BFG GeForce 9600 GT 512MB Review - NVIDIA G94 Tested
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GeForce 9000 series makes its debut
Some would speculate, and I would agree, that in many ways the GPU world has been pretty stale over the past 2 years or so. We haven't seen any incredibly dramatic shifts in technology or even performance, but perhaps the shift from DX9 to DX9c and then to DX10 just has us spoiled. The fact that the 8800 GTX/Ultra remains the single fastest GPU on the market since November of 2006 makes us pine for the good old days of rapid change -- at least a little.
That doesn't mean that ATI/AMD or NVIDIA have been sitting still; quite to the contrary both company are continuing to find ways to remarket and resell their tweaked products, even if they are a bit too similar to previous options. When the 8600 parts launched we said then that the performance and feature advantages over the 7600 GT were few and far between and it seemed the mid-range parts, the best selling parts, were stuck in the mud. AMD started to mix things up with the release of their Radeon HD 3850 and 3870 parts and then NVIDIA's own G92-based 8800 GT cards flipped the coin again.
NVIDIA is back again with another new mid-range part, this time under the disguise of the GeForce 9000-series descriptor. The GeForce 9600 GT aims at the price point that AMD's HD 3850 sits in, from $170-$200, and will surely push their previous 8600-series cards out the door once and for all.
The New GeForce 9600 GT GPU
Codenamed G94, you can already guess that the new 9600 GT has a lot in common with the G92 aka the 8800 GT and 8800 GTS 512MB. Built on the same 65nm process technology, the G94 takes the great features of hte G92, cuts it down just a bit, and comes up with the following features:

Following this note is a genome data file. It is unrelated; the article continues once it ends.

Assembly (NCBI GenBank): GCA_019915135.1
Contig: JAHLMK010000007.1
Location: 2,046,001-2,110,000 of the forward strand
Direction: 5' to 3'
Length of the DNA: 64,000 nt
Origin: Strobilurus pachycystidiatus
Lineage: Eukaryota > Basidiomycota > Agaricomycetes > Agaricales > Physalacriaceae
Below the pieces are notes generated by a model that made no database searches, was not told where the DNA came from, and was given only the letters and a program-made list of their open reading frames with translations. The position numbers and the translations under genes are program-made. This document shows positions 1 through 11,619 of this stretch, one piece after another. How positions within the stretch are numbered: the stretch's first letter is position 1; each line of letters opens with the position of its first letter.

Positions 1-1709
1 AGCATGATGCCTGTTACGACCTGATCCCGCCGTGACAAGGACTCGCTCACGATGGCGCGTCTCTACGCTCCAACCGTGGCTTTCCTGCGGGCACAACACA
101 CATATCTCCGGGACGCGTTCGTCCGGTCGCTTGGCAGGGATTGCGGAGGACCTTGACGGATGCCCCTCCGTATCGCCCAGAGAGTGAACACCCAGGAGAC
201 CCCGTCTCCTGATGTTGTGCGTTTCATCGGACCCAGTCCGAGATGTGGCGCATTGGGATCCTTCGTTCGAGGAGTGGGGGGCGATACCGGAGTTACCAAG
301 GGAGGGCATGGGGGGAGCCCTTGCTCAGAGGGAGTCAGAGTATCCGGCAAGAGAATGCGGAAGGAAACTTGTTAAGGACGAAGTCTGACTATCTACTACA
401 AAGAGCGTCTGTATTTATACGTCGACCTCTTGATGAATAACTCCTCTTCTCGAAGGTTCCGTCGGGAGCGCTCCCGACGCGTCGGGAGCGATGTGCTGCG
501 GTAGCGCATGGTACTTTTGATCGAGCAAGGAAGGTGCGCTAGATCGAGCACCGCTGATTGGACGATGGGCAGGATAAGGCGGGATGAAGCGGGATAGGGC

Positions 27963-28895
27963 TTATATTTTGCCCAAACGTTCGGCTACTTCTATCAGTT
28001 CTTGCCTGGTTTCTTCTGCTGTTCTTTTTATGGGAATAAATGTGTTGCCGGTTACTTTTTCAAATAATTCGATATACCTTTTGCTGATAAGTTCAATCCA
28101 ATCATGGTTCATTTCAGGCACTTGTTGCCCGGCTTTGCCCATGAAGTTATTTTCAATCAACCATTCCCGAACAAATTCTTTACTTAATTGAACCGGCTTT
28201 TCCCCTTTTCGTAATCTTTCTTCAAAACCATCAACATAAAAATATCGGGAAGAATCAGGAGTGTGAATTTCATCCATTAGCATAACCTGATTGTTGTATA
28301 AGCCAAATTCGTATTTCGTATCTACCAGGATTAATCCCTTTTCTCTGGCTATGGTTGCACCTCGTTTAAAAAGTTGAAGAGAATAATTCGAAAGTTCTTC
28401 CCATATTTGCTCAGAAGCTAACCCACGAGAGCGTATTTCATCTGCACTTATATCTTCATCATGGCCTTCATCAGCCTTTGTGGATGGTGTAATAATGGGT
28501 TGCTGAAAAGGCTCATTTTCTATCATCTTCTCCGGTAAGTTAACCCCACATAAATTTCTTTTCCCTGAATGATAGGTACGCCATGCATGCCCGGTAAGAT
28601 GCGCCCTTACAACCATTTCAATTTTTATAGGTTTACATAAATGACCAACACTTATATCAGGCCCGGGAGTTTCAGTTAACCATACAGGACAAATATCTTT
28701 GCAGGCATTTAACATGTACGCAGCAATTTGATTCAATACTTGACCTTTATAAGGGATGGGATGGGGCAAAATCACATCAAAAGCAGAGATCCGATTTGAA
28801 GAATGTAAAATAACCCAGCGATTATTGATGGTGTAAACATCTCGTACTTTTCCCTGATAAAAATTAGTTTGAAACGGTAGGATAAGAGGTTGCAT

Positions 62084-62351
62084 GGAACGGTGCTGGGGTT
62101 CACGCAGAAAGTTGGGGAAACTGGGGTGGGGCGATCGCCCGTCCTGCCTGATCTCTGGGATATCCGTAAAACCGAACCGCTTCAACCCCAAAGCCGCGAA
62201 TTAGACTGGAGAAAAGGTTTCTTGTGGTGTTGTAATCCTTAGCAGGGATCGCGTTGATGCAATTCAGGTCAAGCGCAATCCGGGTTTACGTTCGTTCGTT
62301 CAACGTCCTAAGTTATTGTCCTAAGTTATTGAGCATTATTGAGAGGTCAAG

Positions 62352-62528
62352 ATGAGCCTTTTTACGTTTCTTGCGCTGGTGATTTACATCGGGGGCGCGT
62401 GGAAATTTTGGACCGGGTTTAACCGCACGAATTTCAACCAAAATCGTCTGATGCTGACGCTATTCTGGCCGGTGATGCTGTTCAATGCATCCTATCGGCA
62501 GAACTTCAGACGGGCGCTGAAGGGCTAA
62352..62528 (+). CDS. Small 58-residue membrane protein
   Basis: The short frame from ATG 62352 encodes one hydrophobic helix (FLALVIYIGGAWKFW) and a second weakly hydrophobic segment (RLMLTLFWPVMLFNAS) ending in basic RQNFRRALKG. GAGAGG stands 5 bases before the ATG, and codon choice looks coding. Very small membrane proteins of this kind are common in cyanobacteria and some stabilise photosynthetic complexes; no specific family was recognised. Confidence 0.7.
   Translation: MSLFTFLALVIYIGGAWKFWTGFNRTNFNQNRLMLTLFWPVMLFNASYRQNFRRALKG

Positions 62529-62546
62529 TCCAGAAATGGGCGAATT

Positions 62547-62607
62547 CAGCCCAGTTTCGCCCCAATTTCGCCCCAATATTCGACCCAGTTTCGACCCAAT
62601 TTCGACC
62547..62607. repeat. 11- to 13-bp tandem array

The interesting bits start with the 64 stream processors that run at 1625 MHz on GPU core that runs at 650 MHz. If you remember, the 8800 GT had 112 SPs while the GTS had 128; the GTS SPs also ran at 1625 MHz with a 650 MHz core speed. The 9600 GT still sports a 256-bit memory bus that is used for transfer of data between it and the 512MB of GDDR3 memory that runs at 900 MHz on the card. There are 16 ROPs on the G94 giving it more than enough fill rate to power some high end gaming titles.
Also of note is the display support on the card: all 9600 GTs will support HDCP and have the option for DisplayPort and HDMI connections. We even have a new DVI-to-HDMI adaptor to work with here, just as we did when AMD introduced it last year. Though NVIDIA's card don't have an on-board sound controller to implement audio over the HDMI, some cards will ship with a connector to attach to your audio card for HDMI pass through.
Other than those features chages, NVIDIA was eager to promote some "new" features that the GeForce 9600 GT. I say "new" like that only because these features ALREADY existed on the G92 cores of the 8800 GT and GTS, they just weren't advertised as heavily. Take this compression technology that allows more efficient transfer of data from memory to the GPU - NVIDIA is comparing it to the G80 in the graph above, not G92.
Also "new" to the 9600 GT is support for an improved PureVideo HD that allows for a new feature called Dynamic Contrast and Color Enhancement. This is a software update the existing VP2 engine that exists on the G92 cards as well, and support for it should be quietly rolling back for owners of those cards soon.
Finally, its always nice to see how companies compare themselves to the competition. With the release of the 9600 GT, NVIDIA again has a sub-$200 part that they are pushing as the main competition to the AMD Radeon HD 3850 that has been so successful over the past three months.
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